A reflection by by Mat Osmond
Three years ago I took part in civil resistance for the first time when I joined Extinction Rebellion for their October 2019 uprising. On my fourth day with XR I was finally arrested, minutes after my friend Satya Robin had been carried past me by six police officers, sobbing deeply. I’ve written before of that first experience of arrest but what’s kept coming back to me from those four days isn’t that, but rather the long walk home along the Thames on each of the previous three nights.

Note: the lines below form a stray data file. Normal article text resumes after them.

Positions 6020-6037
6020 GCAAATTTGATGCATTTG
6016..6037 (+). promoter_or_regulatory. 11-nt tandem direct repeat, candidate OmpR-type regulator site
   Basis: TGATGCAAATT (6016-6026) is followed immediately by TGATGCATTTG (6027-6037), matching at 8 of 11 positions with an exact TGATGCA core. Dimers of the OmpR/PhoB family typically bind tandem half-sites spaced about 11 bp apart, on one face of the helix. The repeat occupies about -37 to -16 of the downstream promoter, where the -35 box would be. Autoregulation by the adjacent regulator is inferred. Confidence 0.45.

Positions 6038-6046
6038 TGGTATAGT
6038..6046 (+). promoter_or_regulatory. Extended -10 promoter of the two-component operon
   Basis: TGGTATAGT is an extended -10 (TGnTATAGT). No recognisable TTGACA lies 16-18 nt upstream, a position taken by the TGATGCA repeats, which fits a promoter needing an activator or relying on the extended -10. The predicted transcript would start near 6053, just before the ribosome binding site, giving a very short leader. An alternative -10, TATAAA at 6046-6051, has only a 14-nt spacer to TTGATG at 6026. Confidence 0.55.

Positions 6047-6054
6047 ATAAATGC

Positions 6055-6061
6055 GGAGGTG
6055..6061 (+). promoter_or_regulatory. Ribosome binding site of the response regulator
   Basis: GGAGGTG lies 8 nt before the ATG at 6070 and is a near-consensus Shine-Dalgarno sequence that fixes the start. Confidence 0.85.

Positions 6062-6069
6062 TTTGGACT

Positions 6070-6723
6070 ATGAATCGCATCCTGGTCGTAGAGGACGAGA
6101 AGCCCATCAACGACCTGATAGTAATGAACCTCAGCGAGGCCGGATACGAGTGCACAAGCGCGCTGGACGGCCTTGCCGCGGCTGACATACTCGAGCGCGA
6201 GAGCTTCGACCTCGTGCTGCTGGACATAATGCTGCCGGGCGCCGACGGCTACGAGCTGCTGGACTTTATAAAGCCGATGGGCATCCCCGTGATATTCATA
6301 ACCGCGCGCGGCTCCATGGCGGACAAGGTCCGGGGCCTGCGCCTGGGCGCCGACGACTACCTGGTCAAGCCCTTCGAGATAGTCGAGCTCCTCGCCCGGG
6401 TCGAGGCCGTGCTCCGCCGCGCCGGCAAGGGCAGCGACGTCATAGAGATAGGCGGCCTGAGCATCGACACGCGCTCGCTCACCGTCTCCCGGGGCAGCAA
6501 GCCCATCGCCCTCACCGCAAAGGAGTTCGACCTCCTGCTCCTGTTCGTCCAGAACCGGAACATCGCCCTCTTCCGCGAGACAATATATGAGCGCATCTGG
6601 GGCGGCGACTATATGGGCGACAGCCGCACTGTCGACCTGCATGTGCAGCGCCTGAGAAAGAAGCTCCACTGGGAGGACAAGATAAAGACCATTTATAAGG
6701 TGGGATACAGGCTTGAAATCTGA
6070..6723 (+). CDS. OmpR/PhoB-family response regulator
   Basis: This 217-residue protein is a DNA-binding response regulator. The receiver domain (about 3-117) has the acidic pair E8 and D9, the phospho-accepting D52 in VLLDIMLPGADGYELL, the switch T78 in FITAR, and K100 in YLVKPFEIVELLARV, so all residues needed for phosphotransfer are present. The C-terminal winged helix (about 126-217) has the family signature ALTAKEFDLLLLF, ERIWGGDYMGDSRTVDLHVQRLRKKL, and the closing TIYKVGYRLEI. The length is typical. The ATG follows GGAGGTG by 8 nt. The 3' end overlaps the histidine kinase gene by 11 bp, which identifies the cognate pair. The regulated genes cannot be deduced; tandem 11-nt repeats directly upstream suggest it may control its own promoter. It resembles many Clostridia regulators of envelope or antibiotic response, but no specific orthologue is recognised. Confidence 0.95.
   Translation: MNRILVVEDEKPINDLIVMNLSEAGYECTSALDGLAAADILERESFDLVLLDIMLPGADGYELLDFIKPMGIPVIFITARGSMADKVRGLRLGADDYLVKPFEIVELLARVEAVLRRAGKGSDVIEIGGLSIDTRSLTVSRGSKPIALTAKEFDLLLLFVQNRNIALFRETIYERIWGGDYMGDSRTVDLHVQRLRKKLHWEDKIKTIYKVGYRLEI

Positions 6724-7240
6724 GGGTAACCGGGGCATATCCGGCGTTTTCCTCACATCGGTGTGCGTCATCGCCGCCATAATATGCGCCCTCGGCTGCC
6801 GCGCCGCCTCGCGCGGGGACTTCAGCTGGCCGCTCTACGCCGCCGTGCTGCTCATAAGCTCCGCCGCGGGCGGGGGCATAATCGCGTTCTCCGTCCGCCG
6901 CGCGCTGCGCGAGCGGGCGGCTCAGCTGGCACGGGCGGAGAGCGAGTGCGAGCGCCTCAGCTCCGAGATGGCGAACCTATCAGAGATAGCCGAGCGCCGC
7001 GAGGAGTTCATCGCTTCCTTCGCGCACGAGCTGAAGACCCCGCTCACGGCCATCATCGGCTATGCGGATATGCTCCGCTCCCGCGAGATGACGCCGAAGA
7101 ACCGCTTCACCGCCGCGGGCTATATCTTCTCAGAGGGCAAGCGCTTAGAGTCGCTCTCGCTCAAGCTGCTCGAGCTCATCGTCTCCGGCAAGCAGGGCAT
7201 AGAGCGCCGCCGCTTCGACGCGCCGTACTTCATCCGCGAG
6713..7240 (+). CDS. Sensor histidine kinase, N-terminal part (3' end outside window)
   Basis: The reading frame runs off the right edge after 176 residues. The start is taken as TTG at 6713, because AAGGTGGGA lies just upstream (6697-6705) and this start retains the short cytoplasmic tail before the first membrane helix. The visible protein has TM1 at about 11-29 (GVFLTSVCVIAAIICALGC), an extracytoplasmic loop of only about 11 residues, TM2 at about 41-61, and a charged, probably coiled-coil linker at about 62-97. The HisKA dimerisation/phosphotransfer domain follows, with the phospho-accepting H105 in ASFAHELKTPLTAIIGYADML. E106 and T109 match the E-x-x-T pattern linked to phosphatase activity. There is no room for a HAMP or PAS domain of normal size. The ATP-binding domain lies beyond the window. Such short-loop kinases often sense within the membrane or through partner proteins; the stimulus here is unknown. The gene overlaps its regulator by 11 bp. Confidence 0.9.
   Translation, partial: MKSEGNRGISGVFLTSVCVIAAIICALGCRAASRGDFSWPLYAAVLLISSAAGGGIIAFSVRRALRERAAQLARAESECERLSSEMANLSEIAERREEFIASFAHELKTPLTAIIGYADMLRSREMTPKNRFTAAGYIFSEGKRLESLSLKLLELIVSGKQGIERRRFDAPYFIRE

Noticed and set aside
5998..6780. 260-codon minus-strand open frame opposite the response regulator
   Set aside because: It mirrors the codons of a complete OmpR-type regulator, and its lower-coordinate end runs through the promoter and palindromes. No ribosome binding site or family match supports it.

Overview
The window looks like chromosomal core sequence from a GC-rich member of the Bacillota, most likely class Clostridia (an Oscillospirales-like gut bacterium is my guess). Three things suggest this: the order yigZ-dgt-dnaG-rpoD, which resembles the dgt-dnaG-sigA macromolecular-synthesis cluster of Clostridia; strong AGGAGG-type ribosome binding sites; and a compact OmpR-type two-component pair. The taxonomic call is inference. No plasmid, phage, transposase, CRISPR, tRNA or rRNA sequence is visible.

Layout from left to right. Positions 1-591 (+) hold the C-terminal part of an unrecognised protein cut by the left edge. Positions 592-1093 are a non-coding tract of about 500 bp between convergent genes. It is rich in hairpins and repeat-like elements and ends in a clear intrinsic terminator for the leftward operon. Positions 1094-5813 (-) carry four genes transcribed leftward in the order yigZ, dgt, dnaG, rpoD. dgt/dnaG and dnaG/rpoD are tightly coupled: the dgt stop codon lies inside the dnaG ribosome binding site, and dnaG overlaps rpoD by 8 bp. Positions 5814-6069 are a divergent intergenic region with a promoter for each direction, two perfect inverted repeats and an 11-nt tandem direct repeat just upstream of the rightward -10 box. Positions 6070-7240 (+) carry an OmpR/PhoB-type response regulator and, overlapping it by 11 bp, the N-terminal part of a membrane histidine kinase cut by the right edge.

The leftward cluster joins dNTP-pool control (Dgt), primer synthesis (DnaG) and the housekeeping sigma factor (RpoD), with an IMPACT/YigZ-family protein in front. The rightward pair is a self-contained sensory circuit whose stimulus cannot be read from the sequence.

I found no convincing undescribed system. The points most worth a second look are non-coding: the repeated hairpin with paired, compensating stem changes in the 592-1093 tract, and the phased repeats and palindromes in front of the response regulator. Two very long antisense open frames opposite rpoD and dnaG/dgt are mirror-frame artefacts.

There were about 5000 of us taking action in Westminster that October, but the moment you stepped outside the protests there was no sign at all that anything was happening. Everywhere else, London just hummed along as normal. So too on the UK news channels that we all kept looking to for evidence of our actions’ ‘impact’. Barely a mention. The dissonance this generated – as if stepping back and forth each day between two completely different realities – came to a head on the third of those slow night-walks home, as I found myself looking across the Thames at the ongoing redevelopment of Battersea Power Station. The familiar old chimney-stacked giant was surrounded by the dark outlines of cranes, all lit up with red safety lights. It presented an eerily beautiful spectacle: the massive station hulked against the dark skyline beyond the river’s swirling current, surrounded by little votive lights. As I stood looking at it the unease finally gathered itself into a question that, once spoken, has never really gone away: Who exactly are you kidding?